Blues for New Orleans
Mardi Gras and America's Creole Soul
Publication Year: 2006
In the aftermath of Hurricane Katrina, as the citizens of New Orleans regroup and put down roots elsewhere, many wonder what will become of one of the nation's most complex creole cultures. New Orleans emerged like Atlantis from under the sea, as the city in which some of the most important American vernacular arts took shape. Creativity fostered jazz music, made of old parts and put together in utterly new ways; architecture that commingled Norman rooflines, West African floor plans, and native materials of mud and moss; food that simmered African ingredients in French sauces with Native American delicacies. There is no more powerful celebration of this happy gumbo of life in New Orleans than Mardi Gras. In Carnival, music is celebrated along the city's spiderweb grid of streets, as all classes and cultures gather for a festival that is organized and chaotic, individual and collective, accepted and licentious, sacred and profane.
The authors, distinguished writers who have long engaged with pluralized forms of American culture, begin and end in New Orleans—the city that was, the city that is, and the city that will be—but traverse geographically to Mardi Gras in the Louisiana Parishes, the Carnival in the West Indies and beyond, to Rio, Buenos Aires, even Philadelphia and Albany. Mardi Gras, they argue, must be understood in terms of the Black Atlantic complex, demonstrating how the music, dance, and festive displays of Carnival in the Greater Caribbean follow the same patterns of performance through conflict, resistance, as well as open celebration.
After the deluge and the finger pointing, how will Carnival be changed? Will the groups decamp to other Gulf Coast or Deep South locations? Or will they use the occasion to return to and express a revival of community life in New Orleans? Two things are certain: Katrina is sure to be satirized as villainess, bimbo, or symbol of mythological flood, and political leaders at all levels will undoubtedly be taken to task. The authors argue that the return of Mardi Gras will be a powerful symbol of the region's return to vitality and its ability to express and celebrate itself.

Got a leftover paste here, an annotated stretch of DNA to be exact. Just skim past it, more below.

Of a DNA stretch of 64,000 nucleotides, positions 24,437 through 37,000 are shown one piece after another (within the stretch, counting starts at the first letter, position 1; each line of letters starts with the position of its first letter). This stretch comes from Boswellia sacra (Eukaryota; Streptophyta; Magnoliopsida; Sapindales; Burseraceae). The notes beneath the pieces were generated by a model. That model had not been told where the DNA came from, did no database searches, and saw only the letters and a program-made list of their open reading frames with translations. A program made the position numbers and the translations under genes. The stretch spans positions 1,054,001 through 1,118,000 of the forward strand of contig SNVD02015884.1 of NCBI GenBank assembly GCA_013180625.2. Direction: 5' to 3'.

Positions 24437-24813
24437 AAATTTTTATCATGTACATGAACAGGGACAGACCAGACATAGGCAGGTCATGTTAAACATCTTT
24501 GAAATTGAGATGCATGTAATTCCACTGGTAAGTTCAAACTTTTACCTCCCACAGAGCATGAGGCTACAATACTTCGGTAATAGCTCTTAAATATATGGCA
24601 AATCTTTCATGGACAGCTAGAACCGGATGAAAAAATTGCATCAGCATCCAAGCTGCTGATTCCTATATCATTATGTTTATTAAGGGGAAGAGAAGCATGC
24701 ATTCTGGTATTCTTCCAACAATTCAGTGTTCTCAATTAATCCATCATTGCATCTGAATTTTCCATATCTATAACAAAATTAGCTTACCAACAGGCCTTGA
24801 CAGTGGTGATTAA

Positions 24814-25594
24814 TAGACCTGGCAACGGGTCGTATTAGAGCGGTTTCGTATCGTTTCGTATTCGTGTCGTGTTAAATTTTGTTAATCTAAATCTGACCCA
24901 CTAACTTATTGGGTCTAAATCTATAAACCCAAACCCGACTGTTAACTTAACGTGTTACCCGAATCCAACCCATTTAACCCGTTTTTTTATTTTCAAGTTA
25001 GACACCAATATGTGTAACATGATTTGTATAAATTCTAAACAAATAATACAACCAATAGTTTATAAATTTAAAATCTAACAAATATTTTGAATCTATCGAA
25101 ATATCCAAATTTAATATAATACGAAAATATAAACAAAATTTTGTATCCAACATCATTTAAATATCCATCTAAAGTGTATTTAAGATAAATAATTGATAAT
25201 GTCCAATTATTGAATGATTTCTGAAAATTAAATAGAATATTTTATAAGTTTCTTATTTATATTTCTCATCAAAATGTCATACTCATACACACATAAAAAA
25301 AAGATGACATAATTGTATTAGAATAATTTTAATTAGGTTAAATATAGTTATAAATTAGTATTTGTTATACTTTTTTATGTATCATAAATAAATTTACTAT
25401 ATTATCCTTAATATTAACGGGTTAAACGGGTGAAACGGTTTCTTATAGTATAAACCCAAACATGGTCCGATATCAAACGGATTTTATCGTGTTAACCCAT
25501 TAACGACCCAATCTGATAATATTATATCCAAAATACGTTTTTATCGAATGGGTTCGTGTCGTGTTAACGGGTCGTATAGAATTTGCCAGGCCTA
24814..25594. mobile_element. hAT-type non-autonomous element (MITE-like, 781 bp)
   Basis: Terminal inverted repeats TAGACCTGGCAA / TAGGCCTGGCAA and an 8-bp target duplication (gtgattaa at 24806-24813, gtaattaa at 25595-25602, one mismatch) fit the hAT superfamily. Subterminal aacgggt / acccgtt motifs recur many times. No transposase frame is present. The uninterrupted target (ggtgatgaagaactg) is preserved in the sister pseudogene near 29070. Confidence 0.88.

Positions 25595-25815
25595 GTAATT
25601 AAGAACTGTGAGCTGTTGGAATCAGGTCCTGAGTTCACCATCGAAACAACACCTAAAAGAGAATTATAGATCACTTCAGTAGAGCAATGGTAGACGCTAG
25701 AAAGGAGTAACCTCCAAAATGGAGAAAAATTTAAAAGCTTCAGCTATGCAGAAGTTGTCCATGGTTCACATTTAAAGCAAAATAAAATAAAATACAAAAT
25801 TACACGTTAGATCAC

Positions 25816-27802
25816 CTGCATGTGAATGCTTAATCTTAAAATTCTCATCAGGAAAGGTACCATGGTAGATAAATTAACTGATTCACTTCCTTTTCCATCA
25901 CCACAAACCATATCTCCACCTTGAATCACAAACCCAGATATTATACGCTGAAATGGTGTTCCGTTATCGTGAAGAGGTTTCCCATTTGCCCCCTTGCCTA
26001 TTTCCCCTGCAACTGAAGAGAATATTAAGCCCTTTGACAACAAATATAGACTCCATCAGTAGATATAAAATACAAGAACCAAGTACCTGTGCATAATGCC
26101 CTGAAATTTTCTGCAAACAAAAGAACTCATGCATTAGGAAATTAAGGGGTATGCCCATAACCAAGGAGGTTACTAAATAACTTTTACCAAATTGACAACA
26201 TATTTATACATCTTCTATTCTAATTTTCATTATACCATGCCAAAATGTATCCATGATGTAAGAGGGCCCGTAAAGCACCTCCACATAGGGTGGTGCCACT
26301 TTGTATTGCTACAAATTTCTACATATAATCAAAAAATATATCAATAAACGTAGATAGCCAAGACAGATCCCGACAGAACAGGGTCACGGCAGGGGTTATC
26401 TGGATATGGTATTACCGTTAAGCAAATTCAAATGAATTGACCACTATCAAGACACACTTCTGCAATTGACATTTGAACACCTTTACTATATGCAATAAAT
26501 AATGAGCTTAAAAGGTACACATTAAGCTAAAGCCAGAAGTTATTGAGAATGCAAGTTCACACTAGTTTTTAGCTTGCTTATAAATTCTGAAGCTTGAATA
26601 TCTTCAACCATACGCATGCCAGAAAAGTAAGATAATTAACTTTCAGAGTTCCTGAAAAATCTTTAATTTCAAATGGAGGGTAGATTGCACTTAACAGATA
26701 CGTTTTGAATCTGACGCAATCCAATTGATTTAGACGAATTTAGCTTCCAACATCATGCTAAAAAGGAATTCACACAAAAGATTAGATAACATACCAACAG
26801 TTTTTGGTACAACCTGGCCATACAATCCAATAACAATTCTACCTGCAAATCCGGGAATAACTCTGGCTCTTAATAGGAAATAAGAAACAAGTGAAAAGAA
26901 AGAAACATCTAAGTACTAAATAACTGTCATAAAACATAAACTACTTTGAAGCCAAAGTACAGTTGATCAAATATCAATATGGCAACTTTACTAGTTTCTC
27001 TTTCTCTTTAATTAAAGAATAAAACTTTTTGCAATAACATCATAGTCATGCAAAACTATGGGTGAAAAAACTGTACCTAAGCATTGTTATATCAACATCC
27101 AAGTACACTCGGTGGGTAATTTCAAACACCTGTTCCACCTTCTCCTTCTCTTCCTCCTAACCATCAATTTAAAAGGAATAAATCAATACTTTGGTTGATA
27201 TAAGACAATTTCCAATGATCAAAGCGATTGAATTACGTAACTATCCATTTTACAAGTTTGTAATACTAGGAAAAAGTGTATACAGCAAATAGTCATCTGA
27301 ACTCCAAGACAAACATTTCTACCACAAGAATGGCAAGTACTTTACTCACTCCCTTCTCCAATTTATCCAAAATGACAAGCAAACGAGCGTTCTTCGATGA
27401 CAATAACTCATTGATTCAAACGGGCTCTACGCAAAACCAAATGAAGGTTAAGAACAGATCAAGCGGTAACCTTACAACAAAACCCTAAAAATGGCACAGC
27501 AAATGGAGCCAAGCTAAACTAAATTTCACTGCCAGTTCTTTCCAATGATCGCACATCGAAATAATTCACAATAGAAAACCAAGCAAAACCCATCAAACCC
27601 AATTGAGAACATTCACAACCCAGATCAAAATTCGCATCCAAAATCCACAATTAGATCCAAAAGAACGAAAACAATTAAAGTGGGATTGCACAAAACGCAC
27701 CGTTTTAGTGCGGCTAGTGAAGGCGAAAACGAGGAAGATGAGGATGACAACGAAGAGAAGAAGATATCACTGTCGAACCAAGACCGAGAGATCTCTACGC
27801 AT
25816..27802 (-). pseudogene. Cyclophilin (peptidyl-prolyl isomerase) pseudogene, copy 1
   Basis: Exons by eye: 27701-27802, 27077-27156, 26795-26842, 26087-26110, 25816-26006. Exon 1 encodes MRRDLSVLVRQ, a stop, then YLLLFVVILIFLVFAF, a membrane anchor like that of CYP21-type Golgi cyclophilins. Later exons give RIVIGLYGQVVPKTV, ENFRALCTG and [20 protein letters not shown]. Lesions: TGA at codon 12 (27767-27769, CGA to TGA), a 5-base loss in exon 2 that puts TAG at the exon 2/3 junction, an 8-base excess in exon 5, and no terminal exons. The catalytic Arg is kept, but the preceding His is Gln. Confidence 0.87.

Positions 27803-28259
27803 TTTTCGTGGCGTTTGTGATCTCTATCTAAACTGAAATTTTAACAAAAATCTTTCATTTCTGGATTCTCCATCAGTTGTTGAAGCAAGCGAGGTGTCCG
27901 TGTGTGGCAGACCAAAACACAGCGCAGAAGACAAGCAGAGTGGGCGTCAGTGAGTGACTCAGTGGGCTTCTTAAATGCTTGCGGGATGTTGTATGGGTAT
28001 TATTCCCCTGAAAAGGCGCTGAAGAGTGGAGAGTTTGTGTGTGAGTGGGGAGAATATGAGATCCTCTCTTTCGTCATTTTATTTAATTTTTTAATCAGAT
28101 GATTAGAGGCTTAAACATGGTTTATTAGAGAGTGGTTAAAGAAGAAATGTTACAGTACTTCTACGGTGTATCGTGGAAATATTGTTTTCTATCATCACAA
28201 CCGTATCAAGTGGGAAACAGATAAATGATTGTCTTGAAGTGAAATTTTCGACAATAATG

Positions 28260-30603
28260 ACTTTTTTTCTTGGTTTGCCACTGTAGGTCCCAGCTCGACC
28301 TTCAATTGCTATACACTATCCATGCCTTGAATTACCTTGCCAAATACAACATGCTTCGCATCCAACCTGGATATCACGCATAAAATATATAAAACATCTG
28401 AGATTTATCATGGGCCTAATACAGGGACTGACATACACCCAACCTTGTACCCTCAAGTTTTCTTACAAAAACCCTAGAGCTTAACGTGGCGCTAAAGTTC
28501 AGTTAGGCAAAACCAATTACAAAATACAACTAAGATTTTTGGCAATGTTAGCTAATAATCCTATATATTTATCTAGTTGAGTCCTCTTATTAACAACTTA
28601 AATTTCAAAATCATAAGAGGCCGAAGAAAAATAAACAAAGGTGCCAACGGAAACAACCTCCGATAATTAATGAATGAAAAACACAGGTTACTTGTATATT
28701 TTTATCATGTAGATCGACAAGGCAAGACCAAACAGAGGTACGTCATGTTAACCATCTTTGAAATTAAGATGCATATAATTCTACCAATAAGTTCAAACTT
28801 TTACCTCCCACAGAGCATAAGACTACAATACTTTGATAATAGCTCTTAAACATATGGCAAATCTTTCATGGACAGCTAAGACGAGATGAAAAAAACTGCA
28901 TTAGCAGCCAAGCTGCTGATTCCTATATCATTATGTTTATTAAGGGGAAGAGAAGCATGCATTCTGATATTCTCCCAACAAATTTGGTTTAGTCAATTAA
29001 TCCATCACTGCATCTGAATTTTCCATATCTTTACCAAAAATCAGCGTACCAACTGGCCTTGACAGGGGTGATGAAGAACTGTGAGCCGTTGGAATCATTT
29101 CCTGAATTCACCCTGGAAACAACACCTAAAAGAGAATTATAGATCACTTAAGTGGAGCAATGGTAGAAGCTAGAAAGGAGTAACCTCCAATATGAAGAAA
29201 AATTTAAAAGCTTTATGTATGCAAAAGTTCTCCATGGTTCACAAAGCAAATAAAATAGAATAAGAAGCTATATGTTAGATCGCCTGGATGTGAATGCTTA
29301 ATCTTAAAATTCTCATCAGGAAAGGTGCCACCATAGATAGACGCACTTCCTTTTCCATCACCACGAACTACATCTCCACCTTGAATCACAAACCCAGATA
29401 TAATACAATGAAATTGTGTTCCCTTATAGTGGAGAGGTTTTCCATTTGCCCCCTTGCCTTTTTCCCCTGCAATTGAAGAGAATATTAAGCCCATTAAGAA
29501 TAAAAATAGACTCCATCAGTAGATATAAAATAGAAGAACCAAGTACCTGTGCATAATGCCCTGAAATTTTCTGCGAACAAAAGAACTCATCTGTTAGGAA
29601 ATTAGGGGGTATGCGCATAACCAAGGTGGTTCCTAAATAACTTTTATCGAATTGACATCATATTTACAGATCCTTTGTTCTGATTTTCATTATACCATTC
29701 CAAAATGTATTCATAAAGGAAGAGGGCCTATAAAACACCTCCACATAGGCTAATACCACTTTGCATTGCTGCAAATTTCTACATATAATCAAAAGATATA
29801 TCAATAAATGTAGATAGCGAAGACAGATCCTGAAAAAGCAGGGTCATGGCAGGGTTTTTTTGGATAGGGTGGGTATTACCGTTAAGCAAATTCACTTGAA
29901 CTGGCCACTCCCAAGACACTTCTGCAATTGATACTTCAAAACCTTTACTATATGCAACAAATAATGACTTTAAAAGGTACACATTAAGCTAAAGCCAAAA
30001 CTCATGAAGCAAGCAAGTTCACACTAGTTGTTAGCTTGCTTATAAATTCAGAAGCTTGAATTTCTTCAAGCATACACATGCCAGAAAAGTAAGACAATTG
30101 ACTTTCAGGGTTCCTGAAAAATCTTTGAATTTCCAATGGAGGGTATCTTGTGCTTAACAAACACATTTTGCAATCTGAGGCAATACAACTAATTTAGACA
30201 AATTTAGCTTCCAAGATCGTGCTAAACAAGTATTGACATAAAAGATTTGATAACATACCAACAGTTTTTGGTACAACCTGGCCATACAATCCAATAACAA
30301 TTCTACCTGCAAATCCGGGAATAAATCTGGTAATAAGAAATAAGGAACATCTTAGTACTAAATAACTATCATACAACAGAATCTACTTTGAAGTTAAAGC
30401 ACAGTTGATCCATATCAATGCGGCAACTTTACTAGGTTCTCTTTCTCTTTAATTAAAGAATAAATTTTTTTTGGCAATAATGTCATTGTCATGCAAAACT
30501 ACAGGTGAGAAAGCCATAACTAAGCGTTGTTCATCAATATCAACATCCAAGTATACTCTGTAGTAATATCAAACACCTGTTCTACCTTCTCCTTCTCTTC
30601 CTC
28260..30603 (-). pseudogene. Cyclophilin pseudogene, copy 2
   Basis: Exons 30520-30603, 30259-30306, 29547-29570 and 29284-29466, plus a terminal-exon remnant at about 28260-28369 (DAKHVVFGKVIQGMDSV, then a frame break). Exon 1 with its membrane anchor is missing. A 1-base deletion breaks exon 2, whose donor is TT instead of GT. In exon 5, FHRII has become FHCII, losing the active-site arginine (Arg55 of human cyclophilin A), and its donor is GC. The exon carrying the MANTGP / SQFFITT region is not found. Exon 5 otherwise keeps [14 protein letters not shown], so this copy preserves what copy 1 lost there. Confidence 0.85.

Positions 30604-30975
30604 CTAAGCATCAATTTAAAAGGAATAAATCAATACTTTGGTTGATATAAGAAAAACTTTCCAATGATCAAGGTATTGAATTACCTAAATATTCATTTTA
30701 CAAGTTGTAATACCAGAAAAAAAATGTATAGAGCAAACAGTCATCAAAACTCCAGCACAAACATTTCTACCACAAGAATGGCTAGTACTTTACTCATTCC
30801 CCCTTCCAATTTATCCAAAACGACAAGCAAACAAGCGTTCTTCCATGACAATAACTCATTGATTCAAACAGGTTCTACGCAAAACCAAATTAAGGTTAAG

Published by: University of Pennsylvania Press
There is no more powerful symbol of life in New Orleans and the region around it than Mardi Gras. The annual festival along the central Gulf Coast of Louisiana, Mississippi, and Alabama is an emblem of the area's historical...
Strange Mergers and Deep Mixture Making
It is impossible to comprehend Mardi Gras or New Orleans or, for that matter, the Americas, without confronting the concept of creolization. "Creole" is an adjective and a noun heard throughout Louisiana and the Gulf Coast, and it is widely associated elsewhere with that region through movies, advertising, and tourism. But the term has a...
The Spanish Tinge, Second-Line, and the Black Atlantic Origins of Jazz
While the sources of similarities between the musics of New Orleans,rural Louisiana, Martinique, Guadeloupe, Haiti, and French Guiana between Cuban and Afro-French music are not so apparent. But even a listen to their musical interactions uncovers an astounding amount of cultural ingenuity and confluence as cultures, musicians, and...
A Festival of Liberation, Protest, Affirmation, and Celebration
Mardi Gras is but one of many festivals that grew not only from the process of creolization, but also from the few ways in which slaves were able to obtain a glimpse of New World freedoms. Slave holidays flashpoints of revolt, or if not, of unbridled riots. Afterward, most of them served as archives of past indignities, fueled by a replaying of...
Carnival Knowledge: Mardi Gras in and Beyond New Orleans
Mardi Gras is historically associated with French and Spanish populations along the Gulf Coast. However, many groups such as AngloAmerican andJewish cultural elites in Uptown New Orleans, Gays in the French Quarter, and African American middle-class men and women in Mobile now...
Carnival Along the Gulf Coast
Although smaller in scale and less widely known than the New Orleans Carnival, Mardi Gras in Mobile has been celebrated in various ways since the beginning of the nineteenth century. The Cowbellions were formed in the 1830s and later began ordering their costumes from Paris, but...
Conclusion: Mardi Gras Will Never Die
The conditions after Katrina and Rita demand that vernacular creativity and the basic rules of creolization be brought to bear on the situation. Improvisation, community bricolage, breaking, and calling out provide the pattern for a future, whatever the details. The world is still there to be turned...
Page Count: 112
Publication Year: 2006
Series Title: The City in the Twenty-First Century
Series Editor Byline: Eugenie L. Birch and Susan M. Wachter, Series Editors See more Books in this Series
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